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Math Help - exact value check

  1. #1
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    exact value check

    find the exact value of cos(\frac{\pi}{8})

    \cos\frac{\pi}{8} = \cos\left({\frac{1}{2}*\frac{\pi}{4}}\right)

    \cos\frac{\pi}{8} = \pm\sqrt{\frac{1 - \sin\frac{\pi}{4}}{2}}

    \cos\frac{\pi}{8} = \pm\sqrt{\frac{1 -\frac{\sqrt{2}}{2}}{2}}

    \cos\frac{\pi}{8} = \pm\sqrt{\frac{\frac{2 - \sqrt{2}}{2}}{2}}

    \cos\frac{\pi}{8} = \pm\sqrt{\frac{2 - \sqrt{2}}{4}}

    \cos\frac{\pi}{8} = \pm\frac{\sqrt{2 - \sqrt{2}}}{2}

    therefore: we take the positive one because \frac{\pi}{8} is in the first quadrant and its positive.

    this correct ? much appreciated..
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  2. #2
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    Quote Originally Posted by jvignacio View Post
    find the exact value of cos(\frac{\pi}{8})

    \cos\frac{\pi}{8} = \cos\left({\frac{1}{2}*\frac{\pi}{4}}\right)

    \cos\frac{\pi}{8} = \pm\sqrt{\frac{1 - \sin\frac{\pi}{4}}{2}}
    Could you explain the way you go from the first identity to the second one ?

    \cos (2x) = 1-2\sin^2(x)

    \sin (x) = \pm\sqrt{\frac{1-\cos (2x)}{2}}

    Or \cos (2x) = 2\cos^2(x)-1

    \cos (x) = \pm\sqrt{\frac{1+\cos (2x)}{2}}
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  3. #3
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    Quote Originally Posted by running-gag View Post
    Could you explain the way you go from the first identity to the second one ?

    \cos (2x) = 1-2\sin^2(x)

    \sin (x) = \pm\sqrt{\frac{1-\cos (2x)}{2}}

    Or \cos (2x) = 2\cos^2(x)-1

    \cos (x) = \pm\sqrt{\frac{1+\cos (2x)}{2}}
    well its sin^2x+cos^2x = 1 (fundamental identity)

    then

     <br />
sin^2x = 1-cos^2x<br />
     <br />
sinx = \sqrt{1-cos^2x}<br />

    and in this case x = \frac{\pi}{4}

    i split up the \frac{\pi}{8} to \frac{\pi}{4} to work with 45 degrees
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  4. #4
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    Quote Originally Posted by running-gag View Post
    Could you explain the way you go from the first identity to the second one ?

    \cos (2x) = 1-2\sin^2(x)

    \sin (x) = \pm\sqrt{\frac{1-\cos (2x)}{2}}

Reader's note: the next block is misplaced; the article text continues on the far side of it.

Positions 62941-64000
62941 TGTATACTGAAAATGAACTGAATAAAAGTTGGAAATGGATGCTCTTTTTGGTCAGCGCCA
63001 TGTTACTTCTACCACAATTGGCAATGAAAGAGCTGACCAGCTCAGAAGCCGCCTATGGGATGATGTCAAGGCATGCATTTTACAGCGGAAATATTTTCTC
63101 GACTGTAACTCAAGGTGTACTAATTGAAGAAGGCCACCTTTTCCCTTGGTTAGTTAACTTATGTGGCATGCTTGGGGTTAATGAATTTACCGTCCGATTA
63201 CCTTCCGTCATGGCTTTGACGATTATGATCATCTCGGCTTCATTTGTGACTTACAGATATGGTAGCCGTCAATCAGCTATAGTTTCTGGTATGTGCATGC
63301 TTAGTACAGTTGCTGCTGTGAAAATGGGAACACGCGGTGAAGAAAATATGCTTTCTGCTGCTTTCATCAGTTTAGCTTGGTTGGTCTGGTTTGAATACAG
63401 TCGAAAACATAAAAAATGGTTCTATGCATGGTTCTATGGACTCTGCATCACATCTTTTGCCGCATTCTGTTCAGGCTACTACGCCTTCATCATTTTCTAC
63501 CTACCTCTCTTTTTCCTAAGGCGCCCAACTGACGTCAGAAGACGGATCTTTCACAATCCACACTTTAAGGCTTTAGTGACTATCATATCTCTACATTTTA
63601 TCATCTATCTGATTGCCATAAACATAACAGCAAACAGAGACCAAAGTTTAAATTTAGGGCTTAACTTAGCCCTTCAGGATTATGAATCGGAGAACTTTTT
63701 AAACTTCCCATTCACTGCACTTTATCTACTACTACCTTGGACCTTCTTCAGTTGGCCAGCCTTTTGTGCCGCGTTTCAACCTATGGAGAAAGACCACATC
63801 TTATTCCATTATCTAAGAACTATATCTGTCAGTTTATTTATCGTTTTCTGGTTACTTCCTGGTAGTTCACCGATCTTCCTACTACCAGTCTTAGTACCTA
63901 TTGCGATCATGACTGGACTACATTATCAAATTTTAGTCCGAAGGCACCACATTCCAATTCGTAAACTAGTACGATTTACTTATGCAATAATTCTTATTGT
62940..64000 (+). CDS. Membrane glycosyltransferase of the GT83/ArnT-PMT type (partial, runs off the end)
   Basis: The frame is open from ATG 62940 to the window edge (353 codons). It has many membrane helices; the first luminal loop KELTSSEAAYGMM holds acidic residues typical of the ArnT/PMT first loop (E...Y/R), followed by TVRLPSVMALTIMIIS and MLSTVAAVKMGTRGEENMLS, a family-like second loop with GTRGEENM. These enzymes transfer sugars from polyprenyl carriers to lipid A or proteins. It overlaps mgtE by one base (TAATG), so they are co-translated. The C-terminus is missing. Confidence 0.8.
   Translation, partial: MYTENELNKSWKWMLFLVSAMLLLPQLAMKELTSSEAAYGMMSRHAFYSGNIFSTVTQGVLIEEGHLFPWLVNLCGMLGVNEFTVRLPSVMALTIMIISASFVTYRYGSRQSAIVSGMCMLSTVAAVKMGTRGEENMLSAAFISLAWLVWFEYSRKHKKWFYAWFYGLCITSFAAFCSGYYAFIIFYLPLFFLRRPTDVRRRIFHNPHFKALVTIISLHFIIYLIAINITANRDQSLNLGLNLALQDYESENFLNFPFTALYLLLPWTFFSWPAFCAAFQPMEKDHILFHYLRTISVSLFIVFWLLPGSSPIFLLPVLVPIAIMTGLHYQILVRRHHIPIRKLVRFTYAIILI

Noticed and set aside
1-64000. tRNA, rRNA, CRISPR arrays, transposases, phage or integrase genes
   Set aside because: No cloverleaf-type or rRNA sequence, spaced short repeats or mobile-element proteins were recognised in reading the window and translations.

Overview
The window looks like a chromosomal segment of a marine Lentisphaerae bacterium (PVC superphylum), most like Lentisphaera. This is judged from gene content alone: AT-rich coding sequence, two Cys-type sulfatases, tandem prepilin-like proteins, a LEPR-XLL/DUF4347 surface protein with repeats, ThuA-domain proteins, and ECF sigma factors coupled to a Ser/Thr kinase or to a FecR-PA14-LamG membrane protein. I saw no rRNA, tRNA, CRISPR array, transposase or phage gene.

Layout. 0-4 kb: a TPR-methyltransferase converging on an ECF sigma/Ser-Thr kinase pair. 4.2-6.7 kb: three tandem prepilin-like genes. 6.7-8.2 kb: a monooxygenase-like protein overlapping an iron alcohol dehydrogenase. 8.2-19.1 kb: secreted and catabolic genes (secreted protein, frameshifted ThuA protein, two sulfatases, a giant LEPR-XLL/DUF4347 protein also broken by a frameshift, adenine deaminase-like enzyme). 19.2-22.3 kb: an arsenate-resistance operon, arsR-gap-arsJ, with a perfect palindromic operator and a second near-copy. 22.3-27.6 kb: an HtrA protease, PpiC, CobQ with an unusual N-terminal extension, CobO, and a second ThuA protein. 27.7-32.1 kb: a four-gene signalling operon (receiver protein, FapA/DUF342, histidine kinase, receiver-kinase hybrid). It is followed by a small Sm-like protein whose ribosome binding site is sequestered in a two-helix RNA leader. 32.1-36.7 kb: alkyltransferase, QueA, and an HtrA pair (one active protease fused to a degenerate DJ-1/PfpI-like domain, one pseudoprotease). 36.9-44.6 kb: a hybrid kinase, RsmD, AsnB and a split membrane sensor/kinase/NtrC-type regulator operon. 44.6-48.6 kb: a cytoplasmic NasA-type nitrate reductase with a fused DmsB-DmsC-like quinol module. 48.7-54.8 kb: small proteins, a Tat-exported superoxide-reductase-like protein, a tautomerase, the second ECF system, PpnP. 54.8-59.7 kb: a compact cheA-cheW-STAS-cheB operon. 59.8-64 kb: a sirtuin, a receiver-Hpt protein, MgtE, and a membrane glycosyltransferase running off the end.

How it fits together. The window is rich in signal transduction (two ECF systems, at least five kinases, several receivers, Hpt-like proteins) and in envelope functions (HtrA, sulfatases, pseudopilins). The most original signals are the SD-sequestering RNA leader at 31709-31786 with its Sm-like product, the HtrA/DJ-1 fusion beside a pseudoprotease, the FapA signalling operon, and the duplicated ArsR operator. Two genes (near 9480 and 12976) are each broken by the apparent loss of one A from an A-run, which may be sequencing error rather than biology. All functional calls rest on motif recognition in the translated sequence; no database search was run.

Or \cos (2x) = 2\cos^2(x)-1

    \cos (x) = \pm\sqrt{\frac{1+\cos (2x)}{2}}
    sorry yes..

    cos2x = 1-2sin^2(x)

    2sin^2(x)=1-cos(2x)

    sin^2(x)=\frac{1-cos(2x)}{2}
     <br /> <br />
sin(x) = \pm\sqrt{\frac{1-cos(2x)}{2}}<br />
    Last edited by jvignacio; March 14th 2009 at 06:17 AM.
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  5. #5
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    You should rather take this one

    \cos (x) = \pm\sqrt{\frac{1+\cos (2x)}{2}}

    with x=\frac{\pi}{8}
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  6. #6
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    Quote Originally Posted by running-gag View Post
    You should rather take this one

    \cos (x) = \pm\sqrt{\frac{1+\cos (2x)}{2}}

    with x=\frac{\pi}{8}
    ahh darn how would i know which one to use ?
    Last edited by mr fantastic; March 15th 2009 at 05:14 AM. Reason: m --> r
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  7. #7
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    Which one among what ?

    This one

    \cos (x) = \pm\sqrt{\frac{1+\cos (2x)}{2}}

    is useful because you know the value of \cos \left(\frac{\pi}{4}\right)
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  8. #8
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    Quote Originally Posted by running-gag View Post
    Which one among what ?

    This one

    \cos (x) = \pm\sqrt{\frac{1+\cos (2x)}{2}}

    is useful because you know the value of \cos \left(\frac{\pi}{4}\right)
    yeh sorry i was just getting confused but now i understand. thanks!!
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  9. #9
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    Quote Originally Posted by running-gag View Post
    Which one among what ?

    This one

    \cos (x) = \pm\sqrt{\frac{1+\cos (2x)}{2}}

    is useful because you know the value of \cos \left(\frac{\pi}{4}\right)
    so should i do \cos (x) = \pm\sqrt{\frac{1+\cos (\frac{2\pi}{4})}{2}}

    ?
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  10. #10
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    \cos (x) = \pm\sqrt{\frac{1+\cos (2x)}{2}}

    \cos \left(\frac{\pi}{8}\right) = \pm\sqrt{\frac{1+\cos \left(\frac{\pi}{4}\right)}{2}}
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